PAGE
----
Yesterday, Today, and Tomorrow

The striking Natura (1997), is a hefty chunk of red travertine that also seems in flux. The top, back, and one side of the stone are buffed to a gleaming smooth finish, while the rest of the surfaces are coarse and unfinished, with spidery veins and a few glossy streaks that look like water, or even tears, oozing from the rock. The only false touches are the small round marbles -- the kind kids play with -- embedded in the piece.

Easily the most breathtaking piece in the show is the large mixed-media construction called Palo Mayombe (1996), whose title alludes to an African-based religion imported to the colonial New World (including Cuba). Mounted on a speckled stone base, it includes a sleek wooden column that soars to a black marble sphere on top and another colored marble sphere perched on one side. A length of rope encircles the wood at the base of the black marble then cascades in a couple of graceful loops down the wood and around the base of the other marble ball.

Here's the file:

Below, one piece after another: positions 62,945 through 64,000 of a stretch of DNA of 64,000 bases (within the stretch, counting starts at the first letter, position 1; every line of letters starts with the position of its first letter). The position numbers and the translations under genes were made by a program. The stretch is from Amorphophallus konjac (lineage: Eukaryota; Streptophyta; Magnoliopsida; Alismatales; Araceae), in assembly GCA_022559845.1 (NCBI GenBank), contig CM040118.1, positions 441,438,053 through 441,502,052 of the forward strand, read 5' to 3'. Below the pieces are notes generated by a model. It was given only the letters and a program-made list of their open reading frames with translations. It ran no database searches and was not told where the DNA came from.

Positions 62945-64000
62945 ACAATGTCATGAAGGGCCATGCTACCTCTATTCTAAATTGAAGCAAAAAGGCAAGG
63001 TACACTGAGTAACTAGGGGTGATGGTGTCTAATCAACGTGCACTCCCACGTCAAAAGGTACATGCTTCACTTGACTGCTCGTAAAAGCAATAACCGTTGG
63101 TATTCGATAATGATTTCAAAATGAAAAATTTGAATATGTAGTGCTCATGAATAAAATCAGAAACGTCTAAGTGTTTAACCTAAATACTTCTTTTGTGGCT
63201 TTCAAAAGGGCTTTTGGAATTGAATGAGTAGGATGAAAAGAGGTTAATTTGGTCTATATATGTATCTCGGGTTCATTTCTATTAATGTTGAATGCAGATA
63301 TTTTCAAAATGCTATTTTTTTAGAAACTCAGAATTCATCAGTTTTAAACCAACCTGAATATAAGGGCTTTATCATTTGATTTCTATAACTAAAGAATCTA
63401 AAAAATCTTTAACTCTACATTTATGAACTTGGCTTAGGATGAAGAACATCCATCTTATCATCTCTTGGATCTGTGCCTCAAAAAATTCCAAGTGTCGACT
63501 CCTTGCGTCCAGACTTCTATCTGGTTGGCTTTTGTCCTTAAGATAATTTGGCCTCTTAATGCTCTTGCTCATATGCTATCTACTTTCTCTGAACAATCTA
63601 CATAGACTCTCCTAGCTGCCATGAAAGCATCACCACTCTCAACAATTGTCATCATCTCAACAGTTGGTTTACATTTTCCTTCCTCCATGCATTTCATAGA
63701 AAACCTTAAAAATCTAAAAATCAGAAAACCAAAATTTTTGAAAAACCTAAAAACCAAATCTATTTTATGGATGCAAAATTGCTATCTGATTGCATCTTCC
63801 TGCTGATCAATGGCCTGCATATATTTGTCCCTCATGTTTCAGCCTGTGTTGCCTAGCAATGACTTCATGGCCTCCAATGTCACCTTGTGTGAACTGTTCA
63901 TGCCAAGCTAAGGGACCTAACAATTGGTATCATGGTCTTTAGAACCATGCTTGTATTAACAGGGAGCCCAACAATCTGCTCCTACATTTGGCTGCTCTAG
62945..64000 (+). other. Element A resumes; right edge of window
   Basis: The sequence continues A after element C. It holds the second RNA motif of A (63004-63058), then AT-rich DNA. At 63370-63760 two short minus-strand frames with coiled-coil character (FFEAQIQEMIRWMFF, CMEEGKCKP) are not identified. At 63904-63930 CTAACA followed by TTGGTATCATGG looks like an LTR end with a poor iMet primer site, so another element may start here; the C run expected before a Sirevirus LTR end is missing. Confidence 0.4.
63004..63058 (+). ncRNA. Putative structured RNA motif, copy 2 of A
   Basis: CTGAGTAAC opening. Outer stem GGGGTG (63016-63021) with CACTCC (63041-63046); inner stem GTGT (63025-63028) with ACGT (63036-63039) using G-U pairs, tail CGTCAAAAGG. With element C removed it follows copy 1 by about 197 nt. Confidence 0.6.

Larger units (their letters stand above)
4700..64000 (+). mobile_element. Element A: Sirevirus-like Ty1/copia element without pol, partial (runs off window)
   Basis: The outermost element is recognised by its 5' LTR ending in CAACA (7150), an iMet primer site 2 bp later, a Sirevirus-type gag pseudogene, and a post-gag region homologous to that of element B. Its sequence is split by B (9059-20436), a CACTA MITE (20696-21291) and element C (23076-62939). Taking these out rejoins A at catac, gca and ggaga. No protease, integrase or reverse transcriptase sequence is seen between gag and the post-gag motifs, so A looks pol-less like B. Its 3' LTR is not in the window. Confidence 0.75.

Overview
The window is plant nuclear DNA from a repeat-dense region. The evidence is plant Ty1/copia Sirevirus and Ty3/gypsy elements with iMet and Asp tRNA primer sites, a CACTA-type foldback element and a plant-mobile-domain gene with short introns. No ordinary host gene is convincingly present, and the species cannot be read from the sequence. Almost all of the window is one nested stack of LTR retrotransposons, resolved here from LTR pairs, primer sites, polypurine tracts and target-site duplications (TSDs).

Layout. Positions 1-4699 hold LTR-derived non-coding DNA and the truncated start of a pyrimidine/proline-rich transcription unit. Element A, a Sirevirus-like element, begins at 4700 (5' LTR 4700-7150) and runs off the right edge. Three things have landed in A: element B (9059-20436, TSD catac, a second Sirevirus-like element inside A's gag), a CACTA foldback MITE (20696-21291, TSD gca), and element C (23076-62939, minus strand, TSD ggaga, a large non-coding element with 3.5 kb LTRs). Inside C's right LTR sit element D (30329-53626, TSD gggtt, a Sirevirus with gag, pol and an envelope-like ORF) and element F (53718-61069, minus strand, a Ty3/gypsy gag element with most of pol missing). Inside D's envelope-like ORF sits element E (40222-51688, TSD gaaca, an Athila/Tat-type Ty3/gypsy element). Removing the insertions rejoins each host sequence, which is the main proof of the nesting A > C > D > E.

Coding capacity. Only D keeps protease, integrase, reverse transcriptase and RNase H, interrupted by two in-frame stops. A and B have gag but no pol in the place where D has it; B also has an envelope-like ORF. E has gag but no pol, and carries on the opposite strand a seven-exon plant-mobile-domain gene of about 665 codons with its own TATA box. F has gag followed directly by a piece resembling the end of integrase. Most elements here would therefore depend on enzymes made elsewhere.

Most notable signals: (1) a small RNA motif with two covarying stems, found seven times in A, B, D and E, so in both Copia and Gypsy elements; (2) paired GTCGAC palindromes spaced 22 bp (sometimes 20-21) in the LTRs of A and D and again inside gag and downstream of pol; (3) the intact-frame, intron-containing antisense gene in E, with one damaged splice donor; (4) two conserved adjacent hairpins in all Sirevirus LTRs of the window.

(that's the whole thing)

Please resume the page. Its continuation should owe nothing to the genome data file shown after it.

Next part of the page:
The dramatic tension in the piece comes from the interplay of natural materials that have been shaped by human hands; the sculpture is simultaneously raw and refined. And despite the religious roots of Palo, there's something startlingly sensual, even sexual, about its imagery, and it's not necessarily just the phallic implications of the wooden column joined to its two marble orbs. The sinuous curves of the wood are suggestive of human forms both male and female, and the textures of the different surfaces make this the most tactile of Gallo's works here.

If this piece, which doesn't quite resemble anything else in the retrospective, is indicative of a bold new direction for Gallo, it suggests the exciting possibility that the sculptor's best work is yet to come.

"Enzo Gallo: Monumental Works" will be on display through February 8 at the Hollywood Art and Culture Center, 1650 Harrison St., Hollywood, 954-921-3274.

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